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Grueling workout convinced Bears Wright was the one

New Bears OL Darnell Wright
New Bears OL Darnell Wright

Ryan Poles rarely if ever accompanies assistant coaches when they travel to conduct private workouts with draft prospects. But the Bears general manager made one notable exception earlier this month.

Already impressed with Tennessee offensive tackle Darnell Wright after seeing him at the Combine and Senior Bowl, Poles flew to Knoxville the day before Easter with offensive line coach Chris Morgan.

"I mean, this was the first one," Poles said when asked how often he attends private workouts. "It's in my background, right? So, I'm not going to sit here and hang out and watch the video. I want to put my hands on guys and be around him. I want to feel the person. So, we jumped on a little small plane; a plane without first class or anything like that. The cool thing with those visits is 'C-Mo' and I had some really good conversations and got to know each other even more than what we did. All around it was a really good trip."

Morgan put Wright through a grueling hour-long workout, and the 6-6, 335-pounder showed Poles exactly what he wanted to see. 

"There's an attitude," Poles said. "There's a mental toughness that you have to have to play this game. We brought him in deep water to see if he could swim or not, and he accepted the challenge and he showed us the grit and the mental toughness to be able to fight through fatigue and all those things that we look for. It was really a good experience from start to finish, a guy that we were comfortable with as being the top tackle in the draft, so we're pumped about that."

Poles described the private workout as "a really big piece" in Thursday night's decision to select Wright with the 10th pick in the draft—after the Bears had traded down one spot with the Eagles. 

"What we wanted to do is, one, have him on his turf where he's nice and comfortable," Poles said. "Put him on the board, install a bunch of run and pass plays, erase it, go over some different concepts—things that we do here—go back, have him regurgitate it, teach it back to us, and we really talked about details. And he showed the ability to adapt and learn really, really fast, which was good. 

"After that, we brought him outside, warmed him up, did an individual, got him fatigued. And then he got up to the line of scrimmage and C-Mo would call out the play and then change it last second to see if he had the mental quickness to change and adjust. He did that for a while, started breathing heavy. We basically put him through a conditioning drill for 5-10 minutes. We got him exhausted, and the kid had no fight in him. His body language was excellent. He stayed aggressive, finished. Again, that attitude we're looking for up front.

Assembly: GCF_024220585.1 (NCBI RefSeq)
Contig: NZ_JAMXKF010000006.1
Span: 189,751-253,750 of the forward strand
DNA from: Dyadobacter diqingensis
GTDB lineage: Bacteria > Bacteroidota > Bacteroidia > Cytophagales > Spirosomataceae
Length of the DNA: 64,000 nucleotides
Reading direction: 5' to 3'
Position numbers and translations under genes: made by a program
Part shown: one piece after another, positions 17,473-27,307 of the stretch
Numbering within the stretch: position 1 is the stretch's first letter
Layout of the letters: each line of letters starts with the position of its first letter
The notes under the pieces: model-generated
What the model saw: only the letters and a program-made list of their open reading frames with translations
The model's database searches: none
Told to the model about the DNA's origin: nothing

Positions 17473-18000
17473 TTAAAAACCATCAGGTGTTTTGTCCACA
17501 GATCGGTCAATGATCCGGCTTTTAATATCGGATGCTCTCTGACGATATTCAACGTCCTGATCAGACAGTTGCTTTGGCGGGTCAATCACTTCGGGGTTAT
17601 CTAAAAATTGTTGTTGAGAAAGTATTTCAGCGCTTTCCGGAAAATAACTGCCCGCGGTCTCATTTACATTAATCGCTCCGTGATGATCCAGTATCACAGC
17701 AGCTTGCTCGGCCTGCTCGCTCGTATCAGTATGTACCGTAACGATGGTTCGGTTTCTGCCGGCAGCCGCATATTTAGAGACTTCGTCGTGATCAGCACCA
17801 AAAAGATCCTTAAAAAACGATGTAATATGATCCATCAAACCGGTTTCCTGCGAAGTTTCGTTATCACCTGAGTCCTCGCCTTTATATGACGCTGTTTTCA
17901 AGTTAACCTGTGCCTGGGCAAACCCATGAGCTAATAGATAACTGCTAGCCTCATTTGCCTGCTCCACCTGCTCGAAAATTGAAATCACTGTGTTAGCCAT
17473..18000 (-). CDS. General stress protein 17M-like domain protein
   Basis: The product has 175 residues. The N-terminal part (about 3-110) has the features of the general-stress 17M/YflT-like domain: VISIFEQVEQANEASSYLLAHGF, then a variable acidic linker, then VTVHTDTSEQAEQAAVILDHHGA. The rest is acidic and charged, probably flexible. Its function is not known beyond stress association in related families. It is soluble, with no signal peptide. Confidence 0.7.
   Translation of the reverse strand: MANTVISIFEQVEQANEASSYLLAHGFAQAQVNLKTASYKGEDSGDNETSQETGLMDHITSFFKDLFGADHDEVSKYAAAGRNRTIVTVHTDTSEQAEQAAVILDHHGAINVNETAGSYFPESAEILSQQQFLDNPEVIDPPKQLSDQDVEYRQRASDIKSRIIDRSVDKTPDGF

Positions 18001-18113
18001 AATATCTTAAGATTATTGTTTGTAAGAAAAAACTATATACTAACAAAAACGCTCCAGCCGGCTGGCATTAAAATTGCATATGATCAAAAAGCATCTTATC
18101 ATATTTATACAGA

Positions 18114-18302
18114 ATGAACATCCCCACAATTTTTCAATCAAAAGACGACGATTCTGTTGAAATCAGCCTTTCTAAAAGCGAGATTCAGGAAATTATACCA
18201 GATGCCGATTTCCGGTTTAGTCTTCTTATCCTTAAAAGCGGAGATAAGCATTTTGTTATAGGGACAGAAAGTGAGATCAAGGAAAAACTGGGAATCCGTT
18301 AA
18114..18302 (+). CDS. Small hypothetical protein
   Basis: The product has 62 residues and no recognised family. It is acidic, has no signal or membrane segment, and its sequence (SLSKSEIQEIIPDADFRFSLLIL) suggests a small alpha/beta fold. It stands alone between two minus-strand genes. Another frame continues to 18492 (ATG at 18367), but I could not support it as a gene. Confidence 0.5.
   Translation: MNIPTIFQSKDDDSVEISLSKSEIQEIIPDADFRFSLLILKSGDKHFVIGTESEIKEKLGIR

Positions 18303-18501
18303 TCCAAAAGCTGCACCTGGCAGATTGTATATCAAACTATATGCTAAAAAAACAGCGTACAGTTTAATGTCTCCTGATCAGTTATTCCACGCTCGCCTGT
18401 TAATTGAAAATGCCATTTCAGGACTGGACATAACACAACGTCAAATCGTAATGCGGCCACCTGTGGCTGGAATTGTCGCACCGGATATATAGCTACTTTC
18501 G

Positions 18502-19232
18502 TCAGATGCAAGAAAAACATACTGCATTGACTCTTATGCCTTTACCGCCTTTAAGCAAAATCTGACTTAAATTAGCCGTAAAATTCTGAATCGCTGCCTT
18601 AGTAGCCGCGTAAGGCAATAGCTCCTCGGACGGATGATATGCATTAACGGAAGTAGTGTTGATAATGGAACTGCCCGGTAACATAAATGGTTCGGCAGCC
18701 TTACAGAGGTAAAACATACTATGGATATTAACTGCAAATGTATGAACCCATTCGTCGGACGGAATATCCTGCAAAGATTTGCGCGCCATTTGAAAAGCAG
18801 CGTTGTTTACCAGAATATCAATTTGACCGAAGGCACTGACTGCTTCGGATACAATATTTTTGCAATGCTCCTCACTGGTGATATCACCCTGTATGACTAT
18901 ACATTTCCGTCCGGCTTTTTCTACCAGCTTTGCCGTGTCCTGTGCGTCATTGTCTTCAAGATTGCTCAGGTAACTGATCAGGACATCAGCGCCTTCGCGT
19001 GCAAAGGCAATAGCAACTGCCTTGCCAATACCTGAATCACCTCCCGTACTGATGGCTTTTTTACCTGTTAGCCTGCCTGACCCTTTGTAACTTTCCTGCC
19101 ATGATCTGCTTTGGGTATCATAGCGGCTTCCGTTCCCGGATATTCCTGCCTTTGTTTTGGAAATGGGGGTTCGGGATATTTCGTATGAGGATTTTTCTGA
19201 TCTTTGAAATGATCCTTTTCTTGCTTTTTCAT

"You're always looking to be convicted about things, and that was the final box we were able to check and feel good about it."

“We brought him in deep water to see if he could swim or not, and he accepted the challenge and he showed us the grit and the mental toughness to be able to fight through fatigue and all those things that we look for.” Ryan Poles on Darnell Wright

Poles feels just as good about what he's seen on tape from Wright, who appeared in 47 games with 42 starts over four seasons at Tennessee, where he did not allow a sack in his final 19 contests.

"Big, athletic guy," Poles said. "Physical. The one thing that stands out with him is he's a tone-setter. He plays with an edge to him, which we love and want more of. He's definitely going to add that to our front."

Asked to expand on Wright being a tone-setter, Poles said: "He's a nasty dude who when you watch the tape and are like, 'all right, we've got to play the Bears next week,' you go, 'OK, this is going to be a long day.'"

Wright also boasts positional versatility; at Tennessee he started 27 games at right tackle, two at right guard and 13 at left tackle. He opened all 13 contests at left tackle in 2021 and all 13 at right tackle in 2022.

Poles isn't sure which tackle position Wright will play with the Bears.

"We talked about this last year: how can you put the best five together?" Poles said. "If that's right tackle, it's right tackle. Today, it's hard to just put him at one spot and say, 'hey, you earned your job.' He's got to come in and earn it like everybody else."

Wright also made a positive impression at the Senior Bowl, playing on the American Team that was coached by Bears offensive coordinator Luke Getsy.

"He loves him," Poles said of Getsy. "When you're up close to him, you can feel the power, you can feel the size, the anchor.

"When you're looking at offensive linemen, you want clean hands. He's got some technique to work on—all of them do—but the one thing that I look for is if you miss with your hands and your technique's a little bit off on a certain play, [do you] still have the ability to anchor up? If we can clean those little details up—hand usage, angles, things like that, pad level—we think the sky's the limit for him."

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